Moglen: How we'll kill the Microsoft Novell dealWe'll fight them on the
By Andrew Orlowski in New York ? More by this author
Published Monday 20th November 2006 18:30 GMT
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If Microsoft is seeking for a courtroom collision with the world of free
software, it may be disappointed.
Novell's decision to accept $348m from Redmond in return for a patent
agreement covering its SuSE Linux distribution won't be seen on CourtTV
anytime soon, we learn. Instead it's adopting the stealthier strategy of
changing the licensing terms under which Novell, which uses the
community's code, receives the materials for its commercial product.
The Free Software Foundation's attorney Eben Moglen has been reticent
since the deal was announced - until now. He told us, when he caught up
with him this weekend in his office at Software Freedom Law Center the
weekend, that he couldn't be drawn on specifics and was subject to NDAs.
But he argued instead that a strengthening of the General Public License
that governs software libre would make such litigation unnecessary.
"Our strategy is to use GPL 3 against the deal - we're not going to vary
that strategy," he told us.
"We're going to make the deal not tenable and we urge Microsoft to back
away as gracefully and as quickly as possible from a deal that won't
The tool chain required to build so much free software, including the
Linux kernel, will almost certainly adopt GPL 3. While the Linux kernel
is licensed under GPL 2, and Linus Torvalds has indicated his personal
intention to stay with the older version, it's difficult to envisage a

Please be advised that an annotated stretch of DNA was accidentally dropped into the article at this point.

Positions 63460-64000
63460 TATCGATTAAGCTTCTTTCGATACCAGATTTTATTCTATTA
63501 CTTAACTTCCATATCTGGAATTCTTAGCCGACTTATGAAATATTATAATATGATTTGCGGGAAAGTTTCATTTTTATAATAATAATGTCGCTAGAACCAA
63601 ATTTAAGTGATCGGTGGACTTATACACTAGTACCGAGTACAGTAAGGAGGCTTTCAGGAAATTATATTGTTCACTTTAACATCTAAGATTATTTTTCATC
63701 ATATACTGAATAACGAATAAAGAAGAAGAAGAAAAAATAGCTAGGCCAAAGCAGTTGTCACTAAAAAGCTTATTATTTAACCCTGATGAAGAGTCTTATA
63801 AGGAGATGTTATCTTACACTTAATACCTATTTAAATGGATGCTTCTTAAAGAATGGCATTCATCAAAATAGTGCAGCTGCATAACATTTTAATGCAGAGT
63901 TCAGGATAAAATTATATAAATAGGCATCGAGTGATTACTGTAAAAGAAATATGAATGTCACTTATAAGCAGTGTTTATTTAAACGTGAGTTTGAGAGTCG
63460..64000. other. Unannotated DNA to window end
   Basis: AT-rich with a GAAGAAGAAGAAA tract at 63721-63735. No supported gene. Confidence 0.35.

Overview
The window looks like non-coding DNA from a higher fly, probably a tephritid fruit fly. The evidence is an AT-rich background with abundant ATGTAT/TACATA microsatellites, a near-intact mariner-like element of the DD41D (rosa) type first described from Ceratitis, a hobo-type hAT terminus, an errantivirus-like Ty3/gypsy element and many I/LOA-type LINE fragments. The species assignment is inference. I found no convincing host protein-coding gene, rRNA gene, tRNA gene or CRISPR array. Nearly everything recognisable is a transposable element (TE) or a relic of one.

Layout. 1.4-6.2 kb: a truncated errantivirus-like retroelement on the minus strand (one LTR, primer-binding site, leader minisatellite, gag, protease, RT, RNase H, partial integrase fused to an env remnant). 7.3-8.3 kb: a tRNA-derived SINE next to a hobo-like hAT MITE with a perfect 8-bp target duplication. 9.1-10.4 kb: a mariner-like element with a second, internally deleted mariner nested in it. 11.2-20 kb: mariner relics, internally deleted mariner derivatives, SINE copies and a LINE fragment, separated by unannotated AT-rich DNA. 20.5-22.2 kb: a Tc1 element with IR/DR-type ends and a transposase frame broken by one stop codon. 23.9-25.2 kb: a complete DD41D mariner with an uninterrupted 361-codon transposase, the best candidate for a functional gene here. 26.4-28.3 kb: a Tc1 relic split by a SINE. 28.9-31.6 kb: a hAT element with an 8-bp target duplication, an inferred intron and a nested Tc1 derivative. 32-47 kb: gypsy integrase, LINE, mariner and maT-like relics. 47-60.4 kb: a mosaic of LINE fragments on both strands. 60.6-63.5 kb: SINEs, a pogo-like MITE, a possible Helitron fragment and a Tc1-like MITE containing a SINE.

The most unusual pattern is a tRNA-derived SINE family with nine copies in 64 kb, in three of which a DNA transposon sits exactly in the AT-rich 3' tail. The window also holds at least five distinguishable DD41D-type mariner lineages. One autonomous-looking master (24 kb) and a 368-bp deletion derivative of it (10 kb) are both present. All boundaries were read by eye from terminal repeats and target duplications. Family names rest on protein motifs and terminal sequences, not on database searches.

licensee such as Novell being able to distribute a product it can't
build in binary form.
And while the GPL 3 has been characterized by its critics as a long
laundry list of grievances, Moglen suggested that consensus on the
important elements is at hand.
"Our further strategy is to finish GPL 3 in a way which gives us, in the
free world, what we must have, and which is otherwise respectful of the
needs of people who use the free world's products in whatever legitimate
way they do them.
"We believe agreement on all the major issues is now within reach. We're
going to publish a last-call draft very soon, that will show agreement
has been reached with most of the major parties on all the major issues,
and now it's time to finish the license and put it in place, and get the
benefit of the protection that it accords us - at a time when the
protection is really needed."
So how will adopting GPL 3 torpedo the Novell-Microsoft agreement?
Moglen told us:
"Suppose GPL3 says something like, 'if you distribute (or procure the
distribution), of a program (or parts of a program) - and if you make
patent promises partially to some subset of the distributees of the
program - then under this license you have given the same promise or
license at no cost in royalties or other obligations to all persons to
whom the program is distributed'."
"If GPL 3 goes into effect with these terms in it, Novell will suddenly